Speech Prosody 2010

Chicago, IL, USA
May 10-14, 2010

Learning Effect of Prosodic Social Affects for Japanese Learners of French Language

Takaaki Shochi (1), Gwenaëlle Gagnié (1), Albert Rilliard (2), Donna Erickson (3), Véronique Aubergé (4)

(1) Kumamoto University, Japan; (2) LIMSI-CNRS, Orsay, France (3) Showa Music University, Kawasaki City, Japan; (4) GIPSA Lab, Grenoble, France

This paper investigates the differences in the perception of six culturally encoded French social affects for Japanese and native listeners. Half of the Japanese listeners have followed six months of training about both prosodic and facial realization of French social affects. Audio-visual stimuli were presented to listeners, who guess speaker's intended attitude and rate the intensity of the expressiveness. Results showed that the trained Japanese listeners recognized better than the untrained ones; however, culturally specific attitudes (i.e. suspicious irony and obviousness) were confused by Japanese listeners (including trained listeners). Facial information cues seem to be more salient than audio ones.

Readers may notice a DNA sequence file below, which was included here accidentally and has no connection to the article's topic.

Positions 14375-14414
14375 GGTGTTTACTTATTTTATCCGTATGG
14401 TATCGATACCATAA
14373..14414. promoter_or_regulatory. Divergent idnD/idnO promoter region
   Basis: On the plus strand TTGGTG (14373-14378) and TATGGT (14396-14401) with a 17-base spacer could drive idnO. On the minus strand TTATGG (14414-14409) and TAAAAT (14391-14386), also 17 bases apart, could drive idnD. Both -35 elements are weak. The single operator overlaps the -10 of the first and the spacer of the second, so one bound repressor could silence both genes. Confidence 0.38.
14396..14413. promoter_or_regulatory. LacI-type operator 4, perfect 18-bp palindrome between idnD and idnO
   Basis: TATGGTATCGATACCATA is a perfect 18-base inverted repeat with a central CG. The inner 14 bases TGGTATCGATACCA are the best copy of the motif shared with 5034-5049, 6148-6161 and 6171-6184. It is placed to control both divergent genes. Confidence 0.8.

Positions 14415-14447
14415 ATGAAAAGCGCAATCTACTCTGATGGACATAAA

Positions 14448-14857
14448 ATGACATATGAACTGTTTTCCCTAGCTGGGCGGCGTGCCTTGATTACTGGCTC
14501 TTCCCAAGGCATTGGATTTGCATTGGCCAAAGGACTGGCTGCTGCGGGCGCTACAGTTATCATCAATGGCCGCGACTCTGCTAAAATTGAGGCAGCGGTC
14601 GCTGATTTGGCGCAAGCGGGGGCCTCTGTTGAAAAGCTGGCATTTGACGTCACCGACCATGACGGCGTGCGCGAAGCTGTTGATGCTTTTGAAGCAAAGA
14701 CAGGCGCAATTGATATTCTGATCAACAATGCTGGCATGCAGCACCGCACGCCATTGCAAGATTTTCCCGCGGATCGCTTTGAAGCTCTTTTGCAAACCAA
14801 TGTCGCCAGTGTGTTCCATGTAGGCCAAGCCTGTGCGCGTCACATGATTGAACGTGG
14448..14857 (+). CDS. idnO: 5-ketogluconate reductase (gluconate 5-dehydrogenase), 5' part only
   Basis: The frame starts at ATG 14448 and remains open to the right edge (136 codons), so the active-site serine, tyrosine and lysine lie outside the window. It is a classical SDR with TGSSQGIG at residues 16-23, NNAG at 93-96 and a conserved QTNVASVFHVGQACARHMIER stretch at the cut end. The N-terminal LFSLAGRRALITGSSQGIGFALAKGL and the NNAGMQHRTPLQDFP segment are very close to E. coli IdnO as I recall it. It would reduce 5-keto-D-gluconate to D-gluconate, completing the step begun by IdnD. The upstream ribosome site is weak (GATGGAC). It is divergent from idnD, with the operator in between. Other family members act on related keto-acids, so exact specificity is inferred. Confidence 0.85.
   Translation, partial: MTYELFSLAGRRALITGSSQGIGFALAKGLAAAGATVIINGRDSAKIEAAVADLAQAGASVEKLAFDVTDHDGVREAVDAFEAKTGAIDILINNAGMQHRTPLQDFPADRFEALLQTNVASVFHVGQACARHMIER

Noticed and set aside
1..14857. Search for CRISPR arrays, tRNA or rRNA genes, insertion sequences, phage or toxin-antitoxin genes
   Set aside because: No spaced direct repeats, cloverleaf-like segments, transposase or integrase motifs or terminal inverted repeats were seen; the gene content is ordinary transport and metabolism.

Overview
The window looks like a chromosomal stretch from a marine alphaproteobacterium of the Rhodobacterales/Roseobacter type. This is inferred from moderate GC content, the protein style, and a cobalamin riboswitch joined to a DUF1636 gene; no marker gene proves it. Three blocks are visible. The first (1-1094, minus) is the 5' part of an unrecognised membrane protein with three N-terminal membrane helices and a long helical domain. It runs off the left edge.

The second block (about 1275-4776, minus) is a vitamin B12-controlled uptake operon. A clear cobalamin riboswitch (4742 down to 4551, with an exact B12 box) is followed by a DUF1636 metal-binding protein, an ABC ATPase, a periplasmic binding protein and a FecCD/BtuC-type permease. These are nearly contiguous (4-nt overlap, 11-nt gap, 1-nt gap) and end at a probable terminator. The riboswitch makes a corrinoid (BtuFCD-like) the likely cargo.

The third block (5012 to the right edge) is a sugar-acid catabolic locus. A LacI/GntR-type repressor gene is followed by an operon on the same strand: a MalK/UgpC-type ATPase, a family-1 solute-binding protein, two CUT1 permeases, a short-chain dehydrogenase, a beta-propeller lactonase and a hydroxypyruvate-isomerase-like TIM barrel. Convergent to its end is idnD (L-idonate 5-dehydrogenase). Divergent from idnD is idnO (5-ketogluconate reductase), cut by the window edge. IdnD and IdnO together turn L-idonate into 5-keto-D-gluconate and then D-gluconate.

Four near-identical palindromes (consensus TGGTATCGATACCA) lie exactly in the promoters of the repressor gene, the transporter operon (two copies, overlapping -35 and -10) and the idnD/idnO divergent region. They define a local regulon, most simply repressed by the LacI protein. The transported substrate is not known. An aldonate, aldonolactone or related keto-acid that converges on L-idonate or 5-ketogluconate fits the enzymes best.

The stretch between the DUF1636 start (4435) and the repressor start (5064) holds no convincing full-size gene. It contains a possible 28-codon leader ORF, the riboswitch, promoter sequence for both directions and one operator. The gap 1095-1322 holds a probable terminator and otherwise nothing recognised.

Index Terms: prosodic social affects, language learning, French.

Full Paper

Bibliographic reference.  Shochi, Takaaki / Gagnié, Gwenaëlle / Rilliard, Albert / Erickson, Donna / Aubergé, Véronique (2010): "Learning effect of prosodic social affects for Japanese learners of French language", In SP-2010, paper 155.